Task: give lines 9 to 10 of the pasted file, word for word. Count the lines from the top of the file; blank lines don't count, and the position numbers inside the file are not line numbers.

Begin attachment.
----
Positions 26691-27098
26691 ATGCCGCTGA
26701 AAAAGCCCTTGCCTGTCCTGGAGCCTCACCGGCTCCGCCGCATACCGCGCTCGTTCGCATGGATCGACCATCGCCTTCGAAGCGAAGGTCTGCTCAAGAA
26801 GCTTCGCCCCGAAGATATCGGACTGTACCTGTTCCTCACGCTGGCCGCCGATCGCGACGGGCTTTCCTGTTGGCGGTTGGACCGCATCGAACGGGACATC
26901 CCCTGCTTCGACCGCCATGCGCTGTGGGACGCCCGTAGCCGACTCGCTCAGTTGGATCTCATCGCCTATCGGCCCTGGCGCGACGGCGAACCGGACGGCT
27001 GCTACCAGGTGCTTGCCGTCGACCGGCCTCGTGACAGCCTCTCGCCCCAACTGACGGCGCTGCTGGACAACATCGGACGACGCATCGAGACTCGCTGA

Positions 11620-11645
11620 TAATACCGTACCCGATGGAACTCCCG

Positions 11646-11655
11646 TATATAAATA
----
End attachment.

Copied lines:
Positions 11646-11655
11646 TATATAAATA